In other words, the artistic draw of the Big City is also the result of another strange facet of the economics of art: It attracts, in a very limited way, very Big Money. Most art markets—in visual art in particular, but also in music, filmmaking, and so on—are essentially what economists call a “winner-take-all” economy. Meaning, for the very few who rise to the top of the market the payoffs are astronomical. But for those who don't rise up, income remains scarce. A few years ago, for example, the British artist Damien Hirst was selling paintings for more than $1 million apiece, and his steel glass pill cabinet installation piece Where There’s a Will There’s a Way sold for $7.15 million. And while artists are often conflicted about the influence of money on art—Hirst himself once said: “Money complicates everything. I have a genuine belief that art is a more powerful currency than money—that’s the romantic feeling that an artist has. But you start to have this sneaking feeling that money is more powerful”—very few artists would ever turn down a big paycheck for one of their works, nor would they propose spreading the paycheck around to support the activities of their peers.
Unfair as the art market is to the vast majority of artists, sustained economic malaise can be a great leveler. Poor times—like the ones we’ve been living through since 2008—can flatten the economic landscape, diminishing the advantages of living in the Big City in relation to the disadvantages of the monetary and personal/social costs. A recent, widely circulated story by Crain’s New York business website described the struggles that New York artists have been facing over the past several years: Increasing rents, heightened urban pressures, disappearing jobs, loss of sales, diminishing income, and the like. Because of these factors, a recent survey by the New York Foundation for the Arts found that 43 percent of New York’s artists expected their annual income to drop by 26 percent to 50 percent over the next six months, and 11 percent believed they would have to leave New York within six months. “In New York, you have so much pressure to survive,” one musician and composer said, “you don't even know what you did that day.” As a result, the report suggested, artists are fleeing the once-alluring Big Cities and giving smaller, more cost-effective American cities a try.
At the same time, a recently released report on the creative sectors in Los Angeles told much the same story. The report, conducted by the Los Angeles Country Economic Development Corp., found that the ten local creative industries it surveyed saw a 7 percent decline in overall income and a net loss of nearly 40,000 jobs. And while the report had no exact numbers regarding a potential artist exodus from Los Angeles, it’s easy to speculate, based on these numbers, that economic and other pressures on the local artist community will only continue, as in New York, to mount across the region.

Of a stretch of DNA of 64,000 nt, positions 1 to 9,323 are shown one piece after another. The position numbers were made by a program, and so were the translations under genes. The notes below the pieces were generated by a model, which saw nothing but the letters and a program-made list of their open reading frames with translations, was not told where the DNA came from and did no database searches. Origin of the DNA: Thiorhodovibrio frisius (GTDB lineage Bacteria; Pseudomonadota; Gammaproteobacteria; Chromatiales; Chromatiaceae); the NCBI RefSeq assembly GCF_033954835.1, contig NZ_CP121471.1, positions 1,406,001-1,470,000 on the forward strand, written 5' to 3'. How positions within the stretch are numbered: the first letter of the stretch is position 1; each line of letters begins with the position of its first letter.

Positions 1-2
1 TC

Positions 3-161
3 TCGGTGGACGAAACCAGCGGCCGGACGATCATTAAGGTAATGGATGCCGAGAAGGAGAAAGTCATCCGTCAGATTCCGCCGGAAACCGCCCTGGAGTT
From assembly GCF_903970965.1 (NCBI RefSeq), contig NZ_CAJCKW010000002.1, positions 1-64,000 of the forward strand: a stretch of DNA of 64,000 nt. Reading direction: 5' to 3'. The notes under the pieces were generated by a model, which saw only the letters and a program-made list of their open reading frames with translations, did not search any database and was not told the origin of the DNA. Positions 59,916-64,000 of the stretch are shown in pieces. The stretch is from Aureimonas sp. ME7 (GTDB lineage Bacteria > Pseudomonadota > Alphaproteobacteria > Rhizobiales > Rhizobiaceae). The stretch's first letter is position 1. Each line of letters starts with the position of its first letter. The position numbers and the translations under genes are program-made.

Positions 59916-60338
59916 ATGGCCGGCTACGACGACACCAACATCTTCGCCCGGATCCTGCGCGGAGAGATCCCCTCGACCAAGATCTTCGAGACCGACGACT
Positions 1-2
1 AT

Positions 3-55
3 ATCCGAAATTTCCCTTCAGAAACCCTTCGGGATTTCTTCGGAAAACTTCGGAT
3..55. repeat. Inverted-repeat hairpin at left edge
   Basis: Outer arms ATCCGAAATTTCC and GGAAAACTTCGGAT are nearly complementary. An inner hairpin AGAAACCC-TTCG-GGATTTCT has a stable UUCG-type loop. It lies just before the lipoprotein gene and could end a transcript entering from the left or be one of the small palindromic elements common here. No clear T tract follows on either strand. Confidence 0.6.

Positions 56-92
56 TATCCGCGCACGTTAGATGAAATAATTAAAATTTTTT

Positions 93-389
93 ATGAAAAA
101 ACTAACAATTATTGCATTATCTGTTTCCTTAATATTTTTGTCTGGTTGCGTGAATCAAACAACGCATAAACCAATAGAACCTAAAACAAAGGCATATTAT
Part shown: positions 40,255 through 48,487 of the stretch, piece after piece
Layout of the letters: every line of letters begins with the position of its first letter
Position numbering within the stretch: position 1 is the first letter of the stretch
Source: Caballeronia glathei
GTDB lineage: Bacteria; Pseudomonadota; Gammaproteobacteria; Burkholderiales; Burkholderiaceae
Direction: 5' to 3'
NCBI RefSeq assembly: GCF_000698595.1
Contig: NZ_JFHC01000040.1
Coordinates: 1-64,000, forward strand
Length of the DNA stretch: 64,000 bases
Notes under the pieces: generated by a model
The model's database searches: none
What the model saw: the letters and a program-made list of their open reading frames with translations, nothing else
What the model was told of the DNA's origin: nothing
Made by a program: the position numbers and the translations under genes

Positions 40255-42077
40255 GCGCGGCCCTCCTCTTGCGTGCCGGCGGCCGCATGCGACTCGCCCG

So, with artists suffering in the two largest American cultural Meccas, where is a struggling artist to go? Where can artists find arms welcoming enough to provide a chance to sustain their careers? Well, as it happens, perhaps sensing an opportunity in the leveled fields of the current economy several of America’s bleakest, and most economically depressed, cities—Detroit, Baltimore, and Cleveland, among others—have begun making their case to become the next American artistic epicenter. All of these places have begun offering incentives like housing allowances (or otherwise cheap housing options), grants and other competitive awards, and other support to artists, even as they promise at least some of the cultural amenities—museums, arts events, and the like—that one can find in the Big Cities.
It will take a few years until we know for certain whether these smaller cities’ efforts will reap the cultural rewards that both urban planners and artists-on-the-make are desperate to harvest. Until things shake out, then, art lovers everywhere owe it to themselves to appreciate the art in their cities while they still can. Otherwise you never know: Next time you get around to looking for your favorite local artists, they may well be gone.
Michael Fallon is a writer, editor, and non-profit administrator based out of St. Paul, Minnesota. His work has appeared in Art in America, American Craft, Public Art Review, Minneapolis-St. Paul Magazine, the OC Weekly, City Pages, and many other publications. Read his previous posts here.
Michael Fallon is a guest blogger at utne.com. The views expressed by this guest blogger belong to him and do not necessarily reflect the mission or editorial voice of utne.com or the Utne Reader.
Source: City Pages, Broken Pencil, Gothamist
, licensed under
Tuesday, December 23, 2008 9:11 PM
Los Angeles’ Museum of Contemporary Art is in dire financial straits, having dug itself into a hole through rampant overspending. Billionaire Eli Broad has offered $30 million to the museum, but only if the museum raises an additional $15 million itself. Artists David Weiner and Angie Lee tried to help out the old-fashioned way: by holding a bake sale.
Almost all of the treats were based on pieces from the museum’s collection, including Giacometti-shaped baguettes and Jasper Johns-frosted cakes. But the most coveted treat was definitely the financier cookies, selling for a cool $1 million apiece.
In the end, the bake sale made just over $300. Alas, that means none of the high-roller cookies were sold, but the sale still drew quite a crowd to see the wares and watch Weiner dole out Claes Oldenberg-esque slices of fruit pie.
Image courtesy of douglemoine, licensed under Creative Commons.